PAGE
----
Whoever said paradise tastes of Bounty bars hadn't tried one of these - a strapping, butterflied Kendal Rough Fell loin chop (£14.50), smeared with cooked marrow and encased in strips of fat made from one hundred per cent artery-clogging cholesterol that, once tried, could not be ignored. I ate the lot. When they finally open me up they will probably record a verdict of death by Barnsley chop - but what a way to go. Accompanying spring greens and new season carrots tasted like vegetables used to before they invented supermarkets.

Best pudding
At Fraiche in Oxton, the tiramisu was what BBC executives would call "high concept": served in two parts, first in miniature, each element laid on a strip of rice paper, then sprayed with amaretto. The unexpurgated version that followed proved it was more than show. By complete contrast, the winner - from Michael's - was a simple, but majestic crème brulee, with a gorgeous raspberry coulis.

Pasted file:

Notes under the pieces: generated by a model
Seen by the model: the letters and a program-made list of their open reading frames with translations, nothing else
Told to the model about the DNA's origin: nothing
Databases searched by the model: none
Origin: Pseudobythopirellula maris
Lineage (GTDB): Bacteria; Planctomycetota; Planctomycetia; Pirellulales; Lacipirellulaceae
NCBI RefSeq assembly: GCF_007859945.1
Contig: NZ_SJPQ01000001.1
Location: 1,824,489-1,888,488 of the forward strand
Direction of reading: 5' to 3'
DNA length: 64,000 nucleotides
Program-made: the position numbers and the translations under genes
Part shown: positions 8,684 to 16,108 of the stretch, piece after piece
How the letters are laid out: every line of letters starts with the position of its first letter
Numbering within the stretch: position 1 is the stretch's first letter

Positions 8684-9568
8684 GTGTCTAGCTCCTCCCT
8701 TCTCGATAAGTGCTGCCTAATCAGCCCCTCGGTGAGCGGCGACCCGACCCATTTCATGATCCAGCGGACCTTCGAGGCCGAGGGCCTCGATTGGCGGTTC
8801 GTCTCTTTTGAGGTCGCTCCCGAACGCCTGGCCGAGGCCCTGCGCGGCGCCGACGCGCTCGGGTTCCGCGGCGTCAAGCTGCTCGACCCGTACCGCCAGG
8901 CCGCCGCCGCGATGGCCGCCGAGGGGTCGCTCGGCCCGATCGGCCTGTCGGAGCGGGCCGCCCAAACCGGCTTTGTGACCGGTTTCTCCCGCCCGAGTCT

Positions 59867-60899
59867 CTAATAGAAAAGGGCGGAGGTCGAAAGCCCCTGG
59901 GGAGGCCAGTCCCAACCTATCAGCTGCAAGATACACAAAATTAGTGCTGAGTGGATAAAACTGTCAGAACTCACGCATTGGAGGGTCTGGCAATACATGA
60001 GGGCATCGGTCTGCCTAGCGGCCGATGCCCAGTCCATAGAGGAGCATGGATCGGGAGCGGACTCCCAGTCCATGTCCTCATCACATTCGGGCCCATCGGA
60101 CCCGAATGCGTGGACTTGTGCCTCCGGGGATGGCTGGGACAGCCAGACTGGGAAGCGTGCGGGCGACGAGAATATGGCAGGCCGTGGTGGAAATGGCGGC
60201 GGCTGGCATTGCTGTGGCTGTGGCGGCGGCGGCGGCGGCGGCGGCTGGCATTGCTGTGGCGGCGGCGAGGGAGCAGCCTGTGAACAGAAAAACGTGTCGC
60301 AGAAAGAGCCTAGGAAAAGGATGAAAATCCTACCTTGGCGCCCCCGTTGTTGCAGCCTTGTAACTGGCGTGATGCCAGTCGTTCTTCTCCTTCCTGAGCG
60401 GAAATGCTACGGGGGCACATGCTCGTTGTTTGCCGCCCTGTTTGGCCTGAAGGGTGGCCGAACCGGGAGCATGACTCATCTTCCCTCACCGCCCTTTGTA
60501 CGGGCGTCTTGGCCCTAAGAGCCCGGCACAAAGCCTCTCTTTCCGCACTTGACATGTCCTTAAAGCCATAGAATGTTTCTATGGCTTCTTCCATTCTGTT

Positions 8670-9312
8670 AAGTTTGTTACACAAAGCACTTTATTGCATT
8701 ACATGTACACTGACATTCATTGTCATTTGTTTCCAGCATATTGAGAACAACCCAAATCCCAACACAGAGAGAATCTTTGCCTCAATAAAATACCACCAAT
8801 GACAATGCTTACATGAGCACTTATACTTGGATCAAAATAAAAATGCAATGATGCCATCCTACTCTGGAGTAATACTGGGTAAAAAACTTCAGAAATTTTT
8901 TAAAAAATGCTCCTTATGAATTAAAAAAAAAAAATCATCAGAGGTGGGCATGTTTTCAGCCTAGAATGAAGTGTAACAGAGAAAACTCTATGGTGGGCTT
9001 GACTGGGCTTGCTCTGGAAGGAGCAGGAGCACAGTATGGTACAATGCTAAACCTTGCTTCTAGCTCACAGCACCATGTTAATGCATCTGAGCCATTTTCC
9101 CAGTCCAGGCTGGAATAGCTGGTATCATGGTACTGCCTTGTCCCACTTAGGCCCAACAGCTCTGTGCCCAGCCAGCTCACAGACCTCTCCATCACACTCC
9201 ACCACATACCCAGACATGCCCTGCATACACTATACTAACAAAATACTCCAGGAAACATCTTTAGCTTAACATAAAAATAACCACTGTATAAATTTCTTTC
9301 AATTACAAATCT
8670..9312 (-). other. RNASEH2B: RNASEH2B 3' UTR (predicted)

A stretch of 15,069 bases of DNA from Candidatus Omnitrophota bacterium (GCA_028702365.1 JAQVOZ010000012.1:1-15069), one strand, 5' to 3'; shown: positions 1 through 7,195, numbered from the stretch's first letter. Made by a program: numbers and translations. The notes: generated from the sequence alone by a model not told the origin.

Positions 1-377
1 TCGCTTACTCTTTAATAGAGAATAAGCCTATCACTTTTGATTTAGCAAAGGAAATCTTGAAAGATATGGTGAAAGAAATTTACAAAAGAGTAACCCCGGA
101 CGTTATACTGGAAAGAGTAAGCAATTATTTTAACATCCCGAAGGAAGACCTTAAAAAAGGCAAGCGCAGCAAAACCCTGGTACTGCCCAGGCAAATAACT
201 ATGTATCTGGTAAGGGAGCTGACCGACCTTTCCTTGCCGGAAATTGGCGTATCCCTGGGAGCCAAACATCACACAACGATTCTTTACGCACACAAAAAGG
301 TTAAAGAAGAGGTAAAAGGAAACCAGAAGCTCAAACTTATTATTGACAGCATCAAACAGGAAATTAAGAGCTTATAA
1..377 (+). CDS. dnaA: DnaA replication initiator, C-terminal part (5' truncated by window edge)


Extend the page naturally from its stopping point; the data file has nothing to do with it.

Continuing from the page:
Best thing in a glass
Reluctantly accepting the advice of a wine waiter at the London Carriage Works, we ordered a bottle of Australian Barossa Valley Craneford merlot (£22). What we got was an absolute revelation to any of us who have ever pulled a face at the mention of merlot.

But the plaudits go to the Ceylon Spice Company for treating us not just to the award-winning, rarely encountered Himalaya beer, but also a bottle of 3 Stones, a fruity, feisty New Zealand Sauvignon Blanc (£15.90).

Best coffee
While more restaurants succumb to the corporate mediocrity of Illy coffee, Kimos' cup brims with character and individuality. A smooth, full-flavoured, caffeine-kicking mouthful.

Best atmosphere
Kimos, in Mount Pleasant, has the power to transform your mood (from bad to good, that is) but the London Carriage Works wins by a whisker for making you feel at ease but like it's still a special night out.

Most imaginative food
Fraiche, for its modern French food drawing on molecular gastronomy There is simply nowhere around producing this kind of haute cuisine: technically flawless, a tad self-conscious but with plenty of panache.